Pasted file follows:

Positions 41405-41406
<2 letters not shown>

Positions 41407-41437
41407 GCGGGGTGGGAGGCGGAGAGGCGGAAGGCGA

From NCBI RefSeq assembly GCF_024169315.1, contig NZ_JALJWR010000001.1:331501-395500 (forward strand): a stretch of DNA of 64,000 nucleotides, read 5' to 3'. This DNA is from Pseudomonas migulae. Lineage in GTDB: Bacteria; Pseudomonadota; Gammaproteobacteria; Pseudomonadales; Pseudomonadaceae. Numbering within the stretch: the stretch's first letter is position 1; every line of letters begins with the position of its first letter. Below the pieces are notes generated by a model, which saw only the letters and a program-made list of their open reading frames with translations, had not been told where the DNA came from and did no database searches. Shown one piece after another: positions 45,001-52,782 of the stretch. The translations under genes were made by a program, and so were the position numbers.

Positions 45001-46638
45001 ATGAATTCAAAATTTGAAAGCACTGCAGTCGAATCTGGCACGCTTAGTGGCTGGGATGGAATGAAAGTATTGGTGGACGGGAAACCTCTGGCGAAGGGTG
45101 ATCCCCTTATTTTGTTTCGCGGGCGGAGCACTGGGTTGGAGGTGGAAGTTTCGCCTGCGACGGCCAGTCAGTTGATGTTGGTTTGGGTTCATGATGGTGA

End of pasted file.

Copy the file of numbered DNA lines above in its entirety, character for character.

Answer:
Positions 41405-41406
<2 letters not shown>

Positions 41407-41437
41407 GCGGGGTGGGAGGCGGAGAGGCGGAAGGCGA

From NCBI RefSeq assembly GCF_024169315.1, contig NZ_JALJWR010000001.1:331501-395500 (forward strand): a stretch of DNA of 64,000 nucleotides, read 5' to 3'. This DNA is from Pseudomonas migulae. Lineage in GTDB: Bacteria; Pseudomonadota; Gammaproteobacteria; Pseudomonadales; Pseudomonadaceae. Numbering within the stretch: the stretch's first letter is position 1; every line of letters begins with the position of its first letter. Below the pieces are notes generated by a model, which saw only the letters and a program-made list of their open reading frames with translations, had not been told where the DNA came from and did no database searches. Shown one piece after another: positions 45,001-52,782 of the stretch. The translations under genes were made by a program, and so were the position numbers.

Positions 45001-46638
45001 ATGAATTCAAAATTTGAAAGCACTGCAGTCGAATCTGGCACGCTTAGTGGCTGGGATGGAATGAAAGTATTGGTGGACGGGAAACCTCTGGCGAAGGGTG
45101 ATCCCCTTATTTTGTTTCGCGGGCGGAGCACTGGGTTGGAGGTGGAAGTTTCGCCTGCGACGGCCAGTCAGTTGATGTTGGTTTGGGTTCATGATGGTGA